Roy Hodgson took over the reigns of the country when he was appointed England manager last summer.
He has faced some of the toughest decisions, controversial incidents and media scrutiny of his career but, as any other England manager would tell him, that goes with the territory.
It’s a bizarre position to take up for any football manager – managing a national team is almost completely unlike managing at club level.
The pressure and expectation are one hundred times more intense, yet the amount of time they actually spend with the players is so much less and, in the end, it’s a lot less about football.
Half the time the England manager is expected to function as an unofficial public relations manager for the Football Association.
The other half of the time, they find themselves the victim of the media’s relentless build ‘em up and knock ‘em down ritual, designed entirely to inflate the hopes of a nation to sell papers only to burst the collective bubble when it all ends in tears.
They sing his praises when they’re winning and he’s the scapegoat if they don’t. It really is a tightrope – I’d almost feel sorry for Hodgson if he wasn’t earning £3 million a year in wages plus some change in bonuses.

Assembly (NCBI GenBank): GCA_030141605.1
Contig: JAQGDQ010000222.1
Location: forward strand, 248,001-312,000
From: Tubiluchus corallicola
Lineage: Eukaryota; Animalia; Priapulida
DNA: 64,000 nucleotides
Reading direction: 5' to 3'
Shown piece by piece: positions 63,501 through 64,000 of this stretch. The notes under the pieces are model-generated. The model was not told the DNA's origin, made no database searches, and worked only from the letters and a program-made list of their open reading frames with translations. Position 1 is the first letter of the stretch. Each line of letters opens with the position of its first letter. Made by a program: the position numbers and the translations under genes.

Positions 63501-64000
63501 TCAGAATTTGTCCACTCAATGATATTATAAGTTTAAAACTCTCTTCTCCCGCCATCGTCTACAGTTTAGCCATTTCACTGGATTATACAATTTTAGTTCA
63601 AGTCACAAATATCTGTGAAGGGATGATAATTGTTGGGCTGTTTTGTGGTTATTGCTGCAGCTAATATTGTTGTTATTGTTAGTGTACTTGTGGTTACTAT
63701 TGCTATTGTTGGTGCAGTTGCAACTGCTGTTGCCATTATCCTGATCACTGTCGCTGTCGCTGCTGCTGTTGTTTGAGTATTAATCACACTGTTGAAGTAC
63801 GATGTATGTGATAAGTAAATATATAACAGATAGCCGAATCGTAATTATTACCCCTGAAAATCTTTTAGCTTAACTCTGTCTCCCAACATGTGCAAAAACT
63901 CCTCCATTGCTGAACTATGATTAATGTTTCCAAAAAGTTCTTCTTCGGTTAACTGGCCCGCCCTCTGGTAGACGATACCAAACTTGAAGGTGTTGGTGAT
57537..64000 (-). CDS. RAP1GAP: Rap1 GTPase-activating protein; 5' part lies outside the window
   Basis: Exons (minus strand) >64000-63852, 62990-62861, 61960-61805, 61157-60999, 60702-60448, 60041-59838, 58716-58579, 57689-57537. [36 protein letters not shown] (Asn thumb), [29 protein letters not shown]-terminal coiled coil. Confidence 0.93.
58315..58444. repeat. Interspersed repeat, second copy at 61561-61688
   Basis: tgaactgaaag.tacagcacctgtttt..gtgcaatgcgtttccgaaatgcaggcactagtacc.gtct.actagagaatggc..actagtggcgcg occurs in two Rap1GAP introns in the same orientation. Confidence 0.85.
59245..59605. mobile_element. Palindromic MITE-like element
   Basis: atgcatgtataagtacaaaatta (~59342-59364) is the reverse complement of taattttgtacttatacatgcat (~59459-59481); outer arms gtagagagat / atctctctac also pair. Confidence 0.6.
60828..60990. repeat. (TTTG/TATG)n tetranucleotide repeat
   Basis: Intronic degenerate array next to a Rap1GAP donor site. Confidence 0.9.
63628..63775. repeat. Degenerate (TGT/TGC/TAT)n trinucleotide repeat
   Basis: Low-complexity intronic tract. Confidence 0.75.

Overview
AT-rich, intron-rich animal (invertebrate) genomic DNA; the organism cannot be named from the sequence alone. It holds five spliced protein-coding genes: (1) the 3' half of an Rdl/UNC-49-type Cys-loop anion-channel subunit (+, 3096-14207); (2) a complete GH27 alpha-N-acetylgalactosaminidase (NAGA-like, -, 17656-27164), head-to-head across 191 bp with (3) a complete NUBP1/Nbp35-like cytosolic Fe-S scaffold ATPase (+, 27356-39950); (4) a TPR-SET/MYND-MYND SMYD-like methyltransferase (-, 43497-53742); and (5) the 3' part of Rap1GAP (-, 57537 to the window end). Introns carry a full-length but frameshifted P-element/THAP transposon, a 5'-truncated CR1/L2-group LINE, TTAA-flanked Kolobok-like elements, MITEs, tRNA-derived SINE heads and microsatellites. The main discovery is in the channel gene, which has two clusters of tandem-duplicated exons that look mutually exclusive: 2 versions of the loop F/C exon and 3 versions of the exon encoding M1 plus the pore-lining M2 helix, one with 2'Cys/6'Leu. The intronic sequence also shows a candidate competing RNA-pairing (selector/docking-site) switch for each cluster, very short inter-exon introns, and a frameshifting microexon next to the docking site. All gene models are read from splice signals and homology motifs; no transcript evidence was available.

But how is Hodgson doing so far? He is expected to be the man to take England all the way in Brazil next year and after England’s 8-0 rout over San Marino last week you wouldn’t bet against him. However, San Marino are the lowest ranked national side in the world presently. Still, there’s hope.
In actuality Roy Hodgson’s England are ranked fourth in the world by FIFA (they were fifth after their Euro 2012 display) only behind Spain, Germany and Argentina. They are even placed above Italy who beat them on penalties in the quarterfinals of the European Championships last summer.
Roy Hodgson’s England have lost just one game since then –against Sweden. They’ve beaten Brazil, Norway, Belgium, Ukraine, Moldova, Switzerland and San Marino and have drawn with France and Poland. They’ve scored 18 goals in their last 5 games, conceding just 4.
That is a pretty impressive, regardless of the calibre of the opposition – after all, you can’t only beat what’s in front of you. In front of England next is Montenegro and they’ll be hoping they can keep up their momentum heading into the final fixtures of the World Cup 2014 qualifiers.
They currently sit second in their group (Group H) and will be hoping to overtake the leaders Montenegro as swiftly and surely a possible.
How has Roy Hodgson done so far? Just fine – it’s all going to plan…
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